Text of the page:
US 3047702 A
Description (OCR text may contain errors)
July 31, 1962 LEFEBVRE 3,047,702
PLATE HEATER Filed Oct. 3, 1958 FIE-1 9 '7 6 '22 5 IN VEN TOR. F1 .L EF'EB VQE United States Patent 3,047,702 PLATE HEATER Fredrick L. Lefebvre, 4944 Glenlynn, Lyndhurst, Ohio Filed Oct. 3, 1958, Ser. No. 765,204 6 Claims. (Cl. 219-19) The broad object of this invention is to provide a source of radiation which may be used in industrial processing which will produce higher product temperatures without necessarily raising the temperature of the source. The source of temperature which in this particular concept, comprises a quartz heater, may also effectively produce rather high temperatures if desired or required.
In addition to the broad object hereinbefore set forth, further objects of the invention attain significance when it is considered that the concept hereof provides a much broader effective source of radiation without a proportional increase in actual area of the source, the source being more easily controlled as to direction and thus able to effect processing steps not heretofore obtainable by other types of heaters, and even though such heaters referred to are also of the quartz type.
An almost equally important advantage of the instant invention is the fact that with the source of radiation provided hereby, use of reflectors is obviated and thereby the losses incurred in connection with such use. Reflectors may absorb substantial amounts of radiation in the range produced by, or constructed of materials used in, heaters hereof.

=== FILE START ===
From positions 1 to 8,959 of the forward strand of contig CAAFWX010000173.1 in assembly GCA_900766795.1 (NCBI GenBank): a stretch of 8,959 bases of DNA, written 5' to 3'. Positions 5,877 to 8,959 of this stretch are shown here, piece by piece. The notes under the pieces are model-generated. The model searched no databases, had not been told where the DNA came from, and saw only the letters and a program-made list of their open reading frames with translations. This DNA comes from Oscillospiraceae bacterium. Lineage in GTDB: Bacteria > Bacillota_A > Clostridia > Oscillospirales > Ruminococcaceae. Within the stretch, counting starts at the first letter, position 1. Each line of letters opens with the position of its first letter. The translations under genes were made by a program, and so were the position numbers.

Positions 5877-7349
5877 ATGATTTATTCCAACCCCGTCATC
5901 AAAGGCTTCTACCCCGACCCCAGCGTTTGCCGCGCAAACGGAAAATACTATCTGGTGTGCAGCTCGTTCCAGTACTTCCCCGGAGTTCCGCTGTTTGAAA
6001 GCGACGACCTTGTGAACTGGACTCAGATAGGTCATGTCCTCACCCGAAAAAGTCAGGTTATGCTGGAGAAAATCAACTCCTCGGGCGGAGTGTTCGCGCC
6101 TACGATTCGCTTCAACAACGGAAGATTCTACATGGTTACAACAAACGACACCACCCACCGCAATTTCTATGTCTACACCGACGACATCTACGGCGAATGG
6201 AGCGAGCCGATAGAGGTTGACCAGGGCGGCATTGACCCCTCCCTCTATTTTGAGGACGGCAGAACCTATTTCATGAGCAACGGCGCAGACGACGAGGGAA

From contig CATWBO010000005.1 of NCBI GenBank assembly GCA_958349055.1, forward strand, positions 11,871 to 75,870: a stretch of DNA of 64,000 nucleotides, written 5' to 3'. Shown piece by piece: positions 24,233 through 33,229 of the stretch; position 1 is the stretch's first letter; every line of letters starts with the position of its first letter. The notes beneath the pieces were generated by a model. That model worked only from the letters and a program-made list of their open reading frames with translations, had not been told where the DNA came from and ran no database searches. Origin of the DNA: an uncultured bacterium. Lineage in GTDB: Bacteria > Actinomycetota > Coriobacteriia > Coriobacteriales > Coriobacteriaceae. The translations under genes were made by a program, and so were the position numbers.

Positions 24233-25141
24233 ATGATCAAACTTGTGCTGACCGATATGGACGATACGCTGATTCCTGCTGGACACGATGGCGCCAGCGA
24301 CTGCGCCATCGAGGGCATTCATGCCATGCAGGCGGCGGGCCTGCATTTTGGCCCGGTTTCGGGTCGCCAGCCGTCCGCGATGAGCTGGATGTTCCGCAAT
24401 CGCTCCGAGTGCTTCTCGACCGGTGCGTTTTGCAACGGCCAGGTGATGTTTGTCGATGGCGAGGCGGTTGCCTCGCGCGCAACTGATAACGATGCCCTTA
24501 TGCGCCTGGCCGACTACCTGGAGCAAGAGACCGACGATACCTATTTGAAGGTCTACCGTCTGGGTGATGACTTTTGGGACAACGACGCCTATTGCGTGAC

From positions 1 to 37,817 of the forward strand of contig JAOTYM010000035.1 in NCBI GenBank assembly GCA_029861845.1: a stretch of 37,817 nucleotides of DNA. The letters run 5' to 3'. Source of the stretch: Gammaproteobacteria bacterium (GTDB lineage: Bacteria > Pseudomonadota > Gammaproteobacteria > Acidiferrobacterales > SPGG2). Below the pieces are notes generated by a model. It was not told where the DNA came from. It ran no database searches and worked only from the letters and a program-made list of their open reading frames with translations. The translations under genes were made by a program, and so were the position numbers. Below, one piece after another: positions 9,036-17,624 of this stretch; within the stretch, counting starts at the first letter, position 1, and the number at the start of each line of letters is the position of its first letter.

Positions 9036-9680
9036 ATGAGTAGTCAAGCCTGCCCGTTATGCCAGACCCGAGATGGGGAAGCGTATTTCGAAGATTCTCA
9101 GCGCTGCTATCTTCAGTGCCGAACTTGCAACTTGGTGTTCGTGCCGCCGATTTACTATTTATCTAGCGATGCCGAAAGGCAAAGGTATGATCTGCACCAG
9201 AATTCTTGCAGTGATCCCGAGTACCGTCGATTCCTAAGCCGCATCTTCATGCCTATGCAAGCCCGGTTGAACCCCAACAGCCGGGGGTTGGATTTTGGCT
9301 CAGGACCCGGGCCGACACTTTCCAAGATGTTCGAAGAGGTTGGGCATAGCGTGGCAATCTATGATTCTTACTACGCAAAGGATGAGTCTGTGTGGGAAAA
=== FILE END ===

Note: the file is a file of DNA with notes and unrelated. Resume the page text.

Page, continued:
While certain of the advantages generally referred to hereinbefore, as respects the heater of this invention over prior heaters may exist as compared with quartz tubular heaters, the improvements are even more evident in respect to bulb type heaters which produce radiation in a substantially different frequency range.
The quartz tubular heaters-used heretofore have been found to be particularly effective in providing efliciently usable radiation, because the radiation produced is in the range of 2 to 3 or 4 microns, which has been determined to be the most satisfactory range for use in drying or baking of coatings or finishes applied to articles in various industries. The quartz tubular heaters heretofore availed of and found eminently satisfactory, usually required reflectors, and such reflectors of course absorb substantial quantities of radiation. While the reflectors in turn re-radiate certain portions of that radiation, it is at a somewhat lower frequency than is desirably produced by the heater itself as a primary source of such radiation. The reflectors have been necessary to properly direct the greatest portion of radiant energy as a means for drying various types of coatings applied to articles of various kinds.
One of the primary difliculties heretofore in respect to the use of bulb heaters which produce radiation at the relatively high frequencies of one micron or higher is that many materials being dried or baked thereby are not particularly responsive to such source. This is contrasted with the very ready absorption by such coating materials, of radiation produced in the range of 2 to 3 or 4 microns. Even though reflectors used with bulb heaters may reflect very well, the radiation thus reflected is not especially useful to carry out the drying of the most useful coatings.